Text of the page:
Marquette Wire

Marquette to keep an eye on anonymous social media app

Andrew Dawson

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The Yik Yak app, an anonymous social media app similar to Twitter, attracted attention after a student at Pennsylvania State University was arrested for making a threatening comment.

The Yik Yak app, an anonymous social media app similar to Twitter, attracted attention after a student at Pennsylvania State University was arrested for making a threatening comment.

After national incidents and arrests, the social media app Yik Yak remains on Marquette’s radar in case it causes problems on campus.

The app is gaining increasing popularity on Marquette’s campus, and is similar to Twitter, but is anonymous and hyper-location based, meaning the posts seen on Yik Yak are all from people within a five-mile radius.

Acting as an outlet for students to post their feelings about campus-related matters, Yik Yak also created some problems.

Pennsylvania State University had the most recent national scandal surrounding Yik Yak. According to the Philadelphia Inquirer, in a post to the school’s Yik Yak page, a student threatened to bring an assault rifle to campus and “kill everyone.” Police found and arrested the student, who claimed that the stunt was just a “prank.”

Similar incidents occurred at other campuses, but the app remains a gray area for users. There are those who enjoy the application, but others frown upon it. At Marquette, it received mixed reviews.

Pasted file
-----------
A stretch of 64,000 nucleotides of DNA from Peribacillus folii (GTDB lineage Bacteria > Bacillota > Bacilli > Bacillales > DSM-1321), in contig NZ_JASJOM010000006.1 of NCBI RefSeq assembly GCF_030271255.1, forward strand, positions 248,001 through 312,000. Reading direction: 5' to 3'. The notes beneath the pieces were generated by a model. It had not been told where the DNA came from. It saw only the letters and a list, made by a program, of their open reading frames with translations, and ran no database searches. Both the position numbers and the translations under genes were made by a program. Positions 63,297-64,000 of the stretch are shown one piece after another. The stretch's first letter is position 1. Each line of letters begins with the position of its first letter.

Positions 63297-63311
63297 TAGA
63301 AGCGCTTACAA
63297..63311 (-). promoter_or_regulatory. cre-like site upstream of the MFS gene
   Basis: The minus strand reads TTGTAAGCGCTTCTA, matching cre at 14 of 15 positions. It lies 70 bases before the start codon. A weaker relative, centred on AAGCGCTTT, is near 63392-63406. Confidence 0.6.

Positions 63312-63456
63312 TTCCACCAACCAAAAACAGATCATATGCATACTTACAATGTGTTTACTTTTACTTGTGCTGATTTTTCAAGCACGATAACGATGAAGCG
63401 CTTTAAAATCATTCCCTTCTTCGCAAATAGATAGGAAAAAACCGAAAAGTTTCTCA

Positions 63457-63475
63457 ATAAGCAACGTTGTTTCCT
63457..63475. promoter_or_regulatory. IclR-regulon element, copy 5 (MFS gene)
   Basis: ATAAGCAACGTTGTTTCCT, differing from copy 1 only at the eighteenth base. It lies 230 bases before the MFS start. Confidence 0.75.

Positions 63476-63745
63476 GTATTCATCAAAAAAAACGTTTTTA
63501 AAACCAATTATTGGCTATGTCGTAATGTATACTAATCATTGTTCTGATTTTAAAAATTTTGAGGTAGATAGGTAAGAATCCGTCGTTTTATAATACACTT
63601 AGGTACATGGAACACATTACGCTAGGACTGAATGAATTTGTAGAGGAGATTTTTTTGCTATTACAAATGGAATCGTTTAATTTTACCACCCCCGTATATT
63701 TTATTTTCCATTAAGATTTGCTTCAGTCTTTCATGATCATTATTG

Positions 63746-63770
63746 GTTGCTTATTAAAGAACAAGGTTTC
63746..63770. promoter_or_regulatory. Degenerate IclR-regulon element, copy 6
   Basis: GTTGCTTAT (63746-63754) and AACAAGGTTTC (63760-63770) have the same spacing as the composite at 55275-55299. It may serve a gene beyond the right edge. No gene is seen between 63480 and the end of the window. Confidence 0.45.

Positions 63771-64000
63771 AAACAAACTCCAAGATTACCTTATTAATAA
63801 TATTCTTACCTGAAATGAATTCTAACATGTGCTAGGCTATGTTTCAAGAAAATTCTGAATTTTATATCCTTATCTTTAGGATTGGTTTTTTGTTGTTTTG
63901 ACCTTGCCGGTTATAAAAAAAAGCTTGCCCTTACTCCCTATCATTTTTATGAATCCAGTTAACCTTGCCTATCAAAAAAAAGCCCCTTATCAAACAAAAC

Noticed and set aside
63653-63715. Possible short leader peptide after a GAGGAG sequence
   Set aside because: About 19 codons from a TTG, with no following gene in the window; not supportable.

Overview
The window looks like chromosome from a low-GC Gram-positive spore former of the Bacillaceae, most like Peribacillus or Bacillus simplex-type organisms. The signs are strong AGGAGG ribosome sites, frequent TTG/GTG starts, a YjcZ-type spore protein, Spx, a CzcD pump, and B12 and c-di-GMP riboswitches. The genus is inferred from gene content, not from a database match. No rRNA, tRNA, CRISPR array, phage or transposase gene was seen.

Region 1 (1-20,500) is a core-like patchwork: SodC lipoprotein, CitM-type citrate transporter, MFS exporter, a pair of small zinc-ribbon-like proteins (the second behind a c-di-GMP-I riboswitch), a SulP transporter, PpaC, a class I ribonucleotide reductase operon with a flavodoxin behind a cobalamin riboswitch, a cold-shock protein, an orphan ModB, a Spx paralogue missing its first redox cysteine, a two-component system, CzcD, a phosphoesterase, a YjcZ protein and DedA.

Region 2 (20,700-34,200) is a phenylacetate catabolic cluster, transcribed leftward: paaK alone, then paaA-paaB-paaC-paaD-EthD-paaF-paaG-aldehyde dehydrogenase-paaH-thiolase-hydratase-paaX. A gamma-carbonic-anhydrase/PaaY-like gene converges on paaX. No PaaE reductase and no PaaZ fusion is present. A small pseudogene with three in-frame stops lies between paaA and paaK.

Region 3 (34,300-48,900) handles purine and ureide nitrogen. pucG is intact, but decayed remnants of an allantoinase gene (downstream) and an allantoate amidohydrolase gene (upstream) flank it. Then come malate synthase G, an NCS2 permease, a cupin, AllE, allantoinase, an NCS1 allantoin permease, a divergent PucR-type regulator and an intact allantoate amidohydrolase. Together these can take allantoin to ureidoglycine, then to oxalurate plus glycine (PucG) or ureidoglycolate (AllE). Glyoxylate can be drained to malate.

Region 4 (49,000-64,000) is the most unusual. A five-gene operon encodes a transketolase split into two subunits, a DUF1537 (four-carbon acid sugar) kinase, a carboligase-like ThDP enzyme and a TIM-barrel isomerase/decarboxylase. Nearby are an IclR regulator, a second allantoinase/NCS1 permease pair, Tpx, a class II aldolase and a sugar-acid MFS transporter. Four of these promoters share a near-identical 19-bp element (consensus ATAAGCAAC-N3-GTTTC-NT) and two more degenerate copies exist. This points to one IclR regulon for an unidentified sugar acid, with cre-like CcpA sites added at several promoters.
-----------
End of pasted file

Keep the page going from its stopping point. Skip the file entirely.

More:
“I’m not opposed to Yik Yak, but I’m not a fan of when it singles people out,” Pat Dimond, a junior in the College of Communication, said. “I think it’s horrible when people are called out by name. So in that regard I don’t like when it’s used to defame people.”

“People are able to say what they want with no repercussions,” Juliena Herritz, a sophomore in the College of Education, said. “You can hear all the campus gossip, and sometimes the posts are pretty funny or relatable.  It could be dangerous and there is potential for bullying. I know sometimes it targets fraternities, or other groups on campus.”

The university monitors all social media surrounding it. Though no Yik Yak incidents have occurred at Marquette, Paul Mascari, director and chief of the Department of Public Safety, said that if an incident arises, DPS is able to resolve the matter.

Though anonymous, incidents like the one at Penn State allow authorities to work with Yik Yak to find the guilty party.

“We have not had any incidents reported to us that involved Yik Yak. Public Safety is aware of the app and some of the issues it has caused on other college campuses,” Mascari said in an email. “It’s important to remember that nothing is truly anonymous and several arrests have been made around the country for criminal activity tied to posts on Yik Yak.”

Andy Brodzeller, a university spokesman, states that Marquette monitors all social media that relates to the university and advises students to be wary when using social media.

“Just like any platform, social media applications can be leveraged to engage and connect people and spread ideas, or be used in harmful ways that can be hurtful or incite panic,” he said in an email. “Marquette expects our students to engage in thoughtful and respectful conversations no matter the situation, be that in person or through social media platforms.”

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